INFORMATION ABOUT SNOWDROPS…
By: Nikki Phipps
Snowdrops are a striking, honey-scented little plant is a member of the Amaryllis family. Snowdrops’ genus name, galanthus, means ‘milky-white flowers’ and comes from the fact that the blooms resemble drops of milk hanging from the stem.
There are about 75 snowdrop species, all of which produce white flowers. Some varieties of snowdrop bloom strictly in winter, while others will bloom in the fall. In areas of the southern U.S., they may even bloom throughout the winter season, and it’s not uncommon for them to be seen in bloom before the first crocus.
Snowdrops reach up to 8 inches in height once mature. The bulbs should be planted in the fall approximately 2-3 inches deep. Snowdrops can be located in full sun or light shade but require moist, well-drained, humus-rich soil in order to thrive. For the greatest effect, snowdrops should be planted in large numbers. Use them under deciduous trees and shrubs or as edging in beds and borders. These lively winter plants are also great for rock gardens and naturalize quite easily in woodland settings as well. Winter aconite makes a good growing companion for snowdrops. Snowdrops do not make good container plants.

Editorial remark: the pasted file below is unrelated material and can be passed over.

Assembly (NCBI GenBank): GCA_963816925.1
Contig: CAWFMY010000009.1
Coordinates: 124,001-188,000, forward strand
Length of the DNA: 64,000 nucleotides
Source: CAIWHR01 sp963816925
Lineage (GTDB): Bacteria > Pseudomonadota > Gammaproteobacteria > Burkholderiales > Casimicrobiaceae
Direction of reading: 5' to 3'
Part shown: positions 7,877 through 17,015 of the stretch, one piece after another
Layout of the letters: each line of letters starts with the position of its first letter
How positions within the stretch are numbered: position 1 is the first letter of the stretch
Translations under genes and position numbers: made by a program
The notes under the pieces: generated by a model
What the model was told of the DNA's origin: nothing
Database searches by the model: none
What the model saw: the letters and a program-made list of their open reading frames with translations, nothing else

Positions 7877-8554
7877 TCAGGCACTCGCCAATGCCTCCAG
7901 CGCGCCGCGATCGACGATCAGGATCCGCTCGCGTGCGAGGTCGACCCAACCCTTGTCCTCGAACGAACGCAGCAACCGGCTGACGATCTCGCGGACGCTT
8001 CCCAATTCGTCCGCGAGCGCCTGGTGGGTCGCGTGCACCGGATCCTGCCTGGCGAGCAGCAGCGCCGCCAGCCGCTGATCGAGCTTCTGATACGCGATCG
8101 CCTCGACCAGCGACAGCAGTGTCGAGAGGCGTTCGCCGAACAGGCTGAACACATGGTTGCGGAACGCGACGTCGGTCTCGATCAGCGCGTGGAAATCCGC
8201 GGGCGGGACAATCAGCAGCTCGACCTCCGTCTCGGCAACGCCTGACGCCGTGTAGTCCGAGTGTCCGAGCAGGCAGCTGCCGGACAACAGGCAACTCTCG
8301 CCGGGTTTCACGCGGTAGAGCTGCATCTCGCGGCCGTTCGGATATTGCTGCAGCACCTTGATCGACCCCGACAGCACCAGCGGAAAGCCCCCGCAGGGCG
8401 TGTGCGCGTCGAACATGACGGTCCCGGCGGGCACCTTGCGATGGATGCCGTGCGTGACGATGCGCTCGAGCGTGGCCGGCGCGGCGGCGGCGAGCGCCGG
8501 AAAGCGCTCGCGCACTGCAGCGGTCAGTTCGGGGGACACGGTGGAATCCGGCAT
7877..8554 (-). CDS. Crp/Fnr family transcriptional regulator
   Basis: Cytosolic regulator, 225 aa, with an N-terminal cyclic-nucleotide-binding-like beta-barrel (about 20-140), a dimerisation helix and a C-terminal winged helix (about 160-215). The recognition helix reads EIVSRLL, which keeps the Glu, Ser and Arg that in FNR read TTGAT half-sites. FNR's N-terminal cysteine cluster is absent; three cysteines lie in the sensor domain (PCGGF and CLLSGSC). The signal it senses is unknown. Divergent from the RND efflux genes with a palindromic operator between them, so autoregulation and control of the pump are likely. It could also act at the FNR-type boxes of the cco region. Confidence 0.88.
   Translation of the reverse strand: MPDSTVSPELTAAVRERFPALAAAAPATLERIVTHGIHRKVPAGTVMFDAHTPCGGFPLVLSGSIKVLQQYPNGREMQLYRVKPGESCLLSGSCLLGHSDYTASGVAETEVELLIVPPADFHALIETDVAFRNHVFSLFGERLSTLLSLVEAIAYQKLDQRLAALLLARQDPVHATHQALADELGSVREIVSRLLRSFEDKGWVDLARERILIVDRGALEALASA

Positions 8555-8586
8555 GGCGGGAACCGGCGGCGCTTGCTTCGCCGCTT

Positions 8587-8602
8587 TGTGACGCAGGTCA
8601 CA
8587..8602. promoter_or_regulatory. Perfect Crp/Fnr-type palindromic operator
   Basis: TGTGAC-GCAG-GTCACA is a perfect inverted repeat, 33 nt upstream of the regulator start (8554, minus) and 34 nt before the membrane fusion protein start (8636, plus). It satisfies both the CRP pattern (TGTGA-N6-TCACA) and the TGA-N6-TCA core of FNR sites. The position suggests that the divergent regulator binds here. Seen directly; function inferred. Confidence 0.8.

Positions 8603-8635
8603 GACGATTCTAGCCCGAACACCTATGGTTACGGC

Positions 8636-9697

The giant snowdrop (G. elwesii) is native to Turkey and other parts of Europe. This species of snowdrop has nodding white flowers growing up from a clump of narrow, gray-green leaves. This snowdrop is one of he earliest to appear. With wide greyish leaves, the flowers are distinguished by mostly having two green spots on the inner petals.
Another species, the common snowdrop (G. nivalis), is a double-flowered form with drooping, pear-shaped blooms and broad grayish-colored leaves. This snowdrop blooms in late winter and prefers woodland environments.
A couple of other snowdrop species worth mentioning are (G. plicatus) and (G. woronowii). G. plicatus, called Three Ships, is native to Crimea and was brought back from there in the 1850s where it quickly became a favorable plant among Victorians. This particular species is notable for its interesting foliage. The greenish-gray to blue-gray leaves are folded along the edges with a silver-colored stripe down the center. The other species, G. woronowii, is native to Russia, the Caucasus, in addition to parts of Turkey and Iran. This species has broad, brightly colored green foliage and a green marking along the tips of the inner three white petals.
Snowdrops should be divided and replanted every other year to prevent overcrowding. If they become overcrowded, snowdrops will not flower. Although snowdrops are generally pest and disease free, in overly wet sites, the bulbs are prone to rotting.